Former Rep Accused of Misusing PAC Funds May Challenge Rep Caught Kissing Staffer

A former congressman who used his political action committee as a slush fund for his daughters said he has an eye on a congressional seat held by a philandering congressman who was caught on surveillance video kissing one of his aides.

Rep. Rodney Alexander (R-LA), who recently left Congress to work in Louisiana Gov. Bobby Jindal's administration, was one of the villains in Government Accountability Institute President Peter Schweizer's book, Extortion. Alexander paid two of his daughters tens of thousands of dollars from his campaign funds for what he claimed was political work.

Rep. Vance McAllister (R-LA), who took Alexander's seat, was just caught in a surveillance video kissing a female aide who was not his wife.

Now Alexander says he's looking at making another run. “I would never say anything is off of the table,” Alexander told the News-Star on Thursday. “If I felt like the people of Louisiana and the 5th District wanted me for a particular purpose or office, I am willing to serve them.”

The plot line gets more interesting when one considers that a Louisiana pastor and another witness have accused McAllister's district manager, who once worked for Alexander, of leaking the video to the press. The pastor also alleged that two former Alexander staffers may have seen or known about the surveillance video from last year.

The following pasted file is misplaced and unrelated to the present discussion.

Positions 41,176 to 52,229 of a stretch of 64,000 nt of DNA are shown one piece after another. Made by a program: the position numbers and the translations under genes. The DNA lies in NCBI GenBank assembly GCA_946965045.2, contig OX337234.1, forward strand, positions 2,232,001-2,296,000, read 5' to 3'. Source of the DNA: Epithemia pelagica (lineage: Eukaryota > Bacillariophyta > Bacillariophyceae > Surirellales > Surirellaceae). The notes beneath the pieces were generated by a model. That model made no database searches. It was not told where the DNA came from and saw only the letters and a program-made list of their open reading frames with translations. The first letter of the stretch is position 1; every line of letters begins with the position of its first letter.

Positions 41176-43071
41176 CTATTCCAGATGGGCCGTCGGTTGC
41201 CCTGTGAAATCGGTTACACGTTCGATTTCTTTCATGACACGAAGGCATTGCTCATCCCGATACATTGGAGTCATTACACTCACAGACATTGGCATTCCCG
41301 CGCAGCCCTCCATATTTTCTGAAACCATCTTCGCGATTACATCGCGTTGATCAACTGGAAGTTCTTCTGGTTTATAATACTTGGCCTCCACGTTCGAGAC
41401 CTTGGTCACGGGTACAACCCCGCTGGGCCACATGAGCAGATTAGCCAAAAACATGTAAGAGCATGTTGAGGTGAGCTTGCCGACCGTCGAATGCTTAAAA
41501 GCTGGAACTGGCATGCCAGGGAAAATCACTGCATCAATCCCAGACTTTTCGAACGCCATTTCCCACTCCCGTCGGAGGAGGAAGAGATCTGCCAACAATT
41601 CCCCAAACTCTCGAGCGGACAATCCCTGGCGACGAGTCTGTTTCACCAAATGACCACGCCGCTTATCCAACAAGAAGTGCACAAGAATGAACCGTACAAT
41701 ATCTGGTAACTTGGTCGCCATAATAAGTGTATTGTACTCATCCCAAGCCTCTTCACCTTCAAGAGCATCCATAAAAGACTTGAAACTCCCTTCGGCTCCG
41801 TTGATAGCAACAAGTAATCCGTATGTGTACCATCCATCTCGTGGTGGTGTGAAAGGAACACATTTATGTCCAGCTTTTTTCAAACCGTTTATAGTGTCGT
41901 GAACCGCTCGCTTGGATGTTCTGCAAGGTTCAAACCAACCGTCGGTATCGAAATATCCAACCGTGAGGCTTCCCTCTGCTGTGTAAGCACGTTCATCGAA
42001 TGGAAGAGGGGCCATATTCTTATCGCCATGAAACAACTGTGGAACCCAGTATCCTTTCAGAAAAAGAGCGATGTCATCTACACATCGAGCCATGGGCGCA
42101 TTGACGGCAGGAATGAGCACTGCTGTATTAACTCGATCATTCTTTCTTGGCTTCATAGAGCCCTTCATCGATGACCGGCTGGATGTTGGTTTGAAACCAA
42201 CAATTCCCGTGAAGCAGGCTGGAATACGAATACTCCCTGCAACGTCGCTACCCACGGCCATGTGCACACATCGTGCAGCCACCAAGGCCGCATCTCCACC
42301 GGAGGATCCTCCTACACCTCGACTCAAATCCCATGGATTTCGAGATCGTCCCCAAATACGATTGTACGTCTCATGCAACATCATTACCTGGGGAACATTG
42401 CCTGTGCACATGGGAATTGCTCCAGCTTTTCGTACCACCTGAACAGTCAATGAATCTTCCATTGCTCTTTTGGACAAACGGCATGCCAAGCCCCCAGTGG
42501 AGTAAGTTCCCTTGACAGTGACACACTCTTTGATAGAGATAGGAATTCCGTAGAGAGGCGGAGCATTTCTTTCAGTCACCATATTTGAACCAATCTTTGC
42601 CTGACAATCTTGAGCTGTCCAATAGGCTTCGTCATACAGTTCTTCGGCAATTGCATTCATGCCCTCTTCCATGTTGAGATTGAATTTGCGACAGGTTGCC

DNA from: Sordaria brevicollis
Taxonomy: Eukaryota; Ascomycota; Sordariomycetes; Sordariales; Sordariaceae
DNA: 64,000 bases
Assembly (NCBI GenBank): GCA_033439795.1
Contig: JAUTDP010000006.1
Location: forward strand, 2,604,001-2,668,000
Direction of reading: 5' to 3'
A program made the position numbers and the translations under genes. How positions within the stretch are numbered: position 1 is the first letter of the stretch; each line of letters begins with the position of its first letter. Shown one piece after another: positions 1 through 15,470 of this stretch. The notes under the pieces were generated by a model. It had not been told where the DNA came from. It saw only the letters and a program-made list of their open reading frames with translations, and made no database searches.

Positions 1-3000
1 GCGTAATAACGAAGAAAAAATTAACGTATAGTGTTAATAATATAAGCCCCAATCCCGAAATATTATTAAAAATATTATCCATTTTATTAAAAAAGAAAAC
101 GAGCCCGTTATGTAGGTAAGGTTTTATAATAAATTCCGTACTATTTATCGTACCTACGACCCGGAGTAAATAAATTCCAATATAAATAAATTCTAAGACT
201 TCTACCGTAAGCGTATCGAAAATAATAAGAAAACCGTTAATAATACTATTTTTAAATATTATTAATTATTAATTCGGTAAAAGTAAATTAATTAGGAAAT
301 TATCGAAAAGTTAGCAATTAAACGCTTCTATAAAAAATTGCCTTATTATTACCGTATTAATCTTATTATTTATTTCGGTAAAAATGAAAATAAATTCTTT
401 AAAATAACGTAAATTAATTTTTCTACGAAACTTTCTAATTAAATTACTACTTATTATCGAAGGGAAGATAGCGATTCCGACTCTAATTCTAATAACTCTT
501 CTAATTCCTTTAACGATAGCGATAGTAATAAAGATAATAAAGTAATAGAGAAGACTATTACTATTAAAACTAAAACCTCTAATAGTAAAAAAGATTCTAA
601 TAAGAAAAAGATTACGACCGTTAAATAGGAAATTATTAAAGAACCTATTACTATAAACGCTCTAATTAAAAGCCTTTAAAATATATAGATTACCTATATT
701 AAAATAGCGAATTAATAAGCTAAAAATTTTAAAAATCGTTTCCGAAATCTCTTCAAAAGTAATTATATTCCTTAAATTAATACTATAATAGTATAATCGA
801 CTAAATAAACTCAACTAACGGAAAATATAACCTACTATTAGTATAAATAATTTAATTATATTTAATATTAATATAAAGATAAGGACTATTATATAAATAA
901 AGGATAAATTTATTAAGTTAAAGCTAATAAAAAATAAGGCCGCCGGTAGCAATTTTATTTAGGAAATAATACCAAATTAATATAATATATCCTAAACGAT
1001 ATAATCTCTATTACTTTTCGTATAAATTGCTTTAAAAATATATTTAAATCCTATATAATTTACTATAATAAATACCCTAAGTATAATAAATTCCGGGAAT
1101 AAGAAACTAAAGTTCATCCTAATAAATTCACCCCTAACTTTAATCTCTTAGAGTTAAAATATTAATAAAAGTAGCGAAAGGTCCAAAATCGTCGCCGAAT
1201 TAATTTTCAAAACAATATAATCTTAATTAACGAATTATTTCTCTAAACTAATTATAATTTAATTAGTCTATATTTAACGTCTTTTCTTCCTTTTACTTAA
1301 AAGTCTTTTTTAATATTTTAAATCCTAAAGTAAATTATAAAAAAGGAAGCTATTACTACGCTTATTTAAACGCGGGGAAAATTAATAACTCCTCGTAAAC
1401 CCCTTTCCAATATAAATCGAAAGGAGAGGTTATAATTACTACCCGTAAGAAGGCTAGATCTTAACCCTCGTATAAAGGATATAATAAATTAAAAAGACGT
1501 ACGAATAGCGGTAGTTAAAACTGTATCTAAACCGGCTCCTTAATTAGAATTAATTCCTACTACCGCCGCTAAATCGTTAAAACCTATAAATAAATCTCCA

Alexander was seen in the 60 Minutes exposé about Schweizer's best-selling book, Extortion: How Politicians Extract Your Money, Buy Votes, and Line Their Own Pockets. As Breitbart News reported, Alexander "was running virtually unopposed en route to winning his race in 2012 with 78% of the vote" when he "funneled $130,000 from his leadership PAC to his two daughters for 'campaign work.'"

Host Steve Kroft said to Schweizer, "For some congressmen and senators, this is sort of a family business."

"I think it's the kind of nepotism that, in large parts of American society, we frown about. I mean, in corporate America, a lot of corporations have policies that relate to nepotism and the hiring and firing of individual people," Schweizer said. "But Congress has created this domain that allows them to decide whether something is ethical or whether something is good. And it's another example, unfortunately, where the rules that apply to the rest of us don't really apply to members of Congress."

Kroft confronted Alexander in his congressional office and said, "It just looks like you're using your campaign funds to enrich your family."

Alexander replied that "somebody has to do" the campaign work and that his daughters did what other campaign employees do. 

"Well, I kept it with somebody that I can trust, and if one can't trust their daughter, then who can they trust?" Alexander replied to Kroft. 

The exposé found that Alexander gave "$73,000 to Lisa Lowe and $57,000 to Ginger," his two daughters. 

McAllister has said that he intends to run for reelection. 


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